Well, I haven’t heard back from Coulton – which doesn’t surprise me. He’s a pretty popular guy and his inboxes are probably filled with love letters, marriage proposals, and screaming fan orgasms. I had once sent him an email myself thanking him for putting out French and never got a reply – not that I expected any but I have to admit other popular people I’ve contacted at least said “thanks”. 🙂
Anyway, it’s not even been 24 hours since I sent my message.
However. However, but, well there is this: The fact remains that he posted on his Facebook this morning in order to promote his current Kickstarter campaign. So the fact is that he did indeed sign into Facebook since the time I sent my message. And the fact is that he has not replied. Maybe he didn’t see my message past all of the others he probably has. Who knows. The fact remains that the signs point to “yeah, fat chance honey.” =^-^=
So I’ll research the parody laws to make sure I’m within “not trying to insult you” rights for a bit and just use my tambourine. Moments like these I want to go back in time and bitch slap my mother for not letting me join band in Jr. High. Or bitch slap the bill collectors for not letting me have the time to learn music late in life. =^-^= Or something. I’m not sure how this song will turn out, if it does at all.
While doing research on public domain melodies last night I came across a fun ditty called “Jeff in Petticoats” from the American Civil War era. Now I know most folks want to slit their wrists to popular Irish ballads and being a member of the SCA means I’m somehow expected to concentrate on songs from an earlier period in time but this little ditty seems like it will be fun to do. That’s one advantage to the SCA bard clique never letting me join: I’m not tied down. I’m like Dr. Who. I go whenever I want to. BWAHAHAHAAA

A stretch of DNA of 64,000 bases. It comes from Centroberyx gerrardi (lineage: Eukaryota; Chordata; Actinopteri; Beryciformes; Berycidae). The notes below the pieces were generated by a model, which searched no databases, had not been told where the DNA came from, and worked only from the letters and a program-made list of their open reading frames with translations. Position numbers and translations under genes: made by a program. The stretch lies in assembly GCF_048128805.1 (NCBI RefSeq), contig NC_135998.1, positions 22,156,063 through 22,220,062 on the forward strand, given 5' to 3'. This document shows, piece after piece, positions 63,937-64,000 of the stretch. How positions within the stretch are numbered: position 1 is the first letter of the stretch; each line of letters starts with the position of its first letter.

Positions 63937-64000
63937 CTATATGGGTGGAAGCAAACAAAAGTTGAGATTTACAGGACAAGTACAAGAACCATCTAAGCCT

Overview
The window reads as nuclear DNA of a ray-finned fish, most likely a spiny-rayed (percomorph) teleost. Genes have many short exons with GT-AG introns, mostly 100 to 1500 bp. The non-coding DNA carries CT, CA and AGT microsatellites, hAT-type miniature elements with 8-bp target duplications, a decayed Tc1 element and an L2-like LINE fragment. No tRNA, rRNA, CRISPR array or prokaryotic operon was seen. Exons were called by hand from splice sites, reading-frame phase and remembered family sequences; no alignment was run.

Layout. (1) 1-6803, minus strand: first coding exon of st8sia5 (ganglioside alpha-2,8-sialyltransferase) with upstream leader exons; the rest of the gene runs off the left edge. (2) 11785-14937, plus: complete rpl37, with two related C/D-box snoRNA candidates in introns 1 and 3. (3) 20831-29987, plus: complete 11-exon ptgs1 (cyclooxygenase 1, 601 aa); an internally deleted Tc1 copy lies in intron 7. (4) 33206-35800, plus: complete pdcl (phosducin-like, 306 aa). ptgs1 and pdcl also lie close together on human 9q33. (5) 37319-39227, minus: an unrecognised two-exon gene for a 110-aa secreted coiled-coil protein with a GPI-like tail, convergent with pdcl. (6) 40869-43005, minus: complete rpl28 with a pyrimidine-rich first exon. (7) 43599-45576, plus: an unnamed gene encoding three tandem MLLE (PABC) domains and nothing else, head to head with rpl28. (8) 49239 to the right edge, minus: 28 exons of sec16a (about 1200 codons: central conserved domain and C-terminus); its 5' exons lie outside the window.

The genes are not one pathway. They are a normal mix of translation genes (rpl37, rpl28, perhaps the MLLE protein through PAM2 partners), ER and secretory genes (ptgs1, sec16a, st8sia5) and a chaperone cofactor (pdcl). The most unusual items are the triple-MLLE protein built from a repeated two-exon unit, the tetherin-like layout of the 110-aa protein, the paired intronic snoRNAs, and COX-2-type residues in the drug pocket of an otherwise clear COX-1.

But I need to spend some time reminding myself of the parody laws first.
EDIT: So far according to the Fair Use Exception, Section 107, I’m okay. According to what I’ve found if Coulton got mad at me for this, a court would take four things into account:
1. Is the work “transformative”? Does it add something new to the song? Well, I’ll be adding a tambourine and a whole new set of lyrics; the new lyrics is something parody artists do the world over. Weird “Al” Yankovich being one of the most famous.
2. What is the nature of the parody It’s a creative expression on how the original sentiment from Coulton’s “I Want You Gone” fits the moment I’m referencing from Ever After. It’s not particularly funny, although most parodies are.
3. What is the amount of copyrighted song found in the parody? Not much aside from the tune and a bit of the sentiment flow. With War’s original lyrics, most of the song had remained but I fixed that. You’re not making a parody unless you’re actually making a parody. =^-^= We did, however, keep one of the lines intact at the end on purpose being as we’re, you know, making a parody of the song and it fit that way.
4. What effects does this parody have on the market value of the original song? Well, the truth is that unless you give the “Glee” FOX kind of credit (which would be secretive and you’re lucky to figure it out), parodies are great PR for the original songs. There are a lot of songs, and artists, I have found because of a parody. However in this case? HA HA HAHA – no one even knows I do this so I doubt anything I do will have a serious impact one way or the other. However I still intend to give credit where credit is due.
So that leaves me with: would Coulton mind? I don’t have the answer to that. And a lot of people out there would just do the song without asking. I may just do the song. But through my research I have found he actually gives a big damn about his copyright – letting you and me have free songs is just part of his business model. And it’s a good one. But that still doesn’t answer my question.
Currently I’m leaning towards doing it and hoping he doesn’t hate me.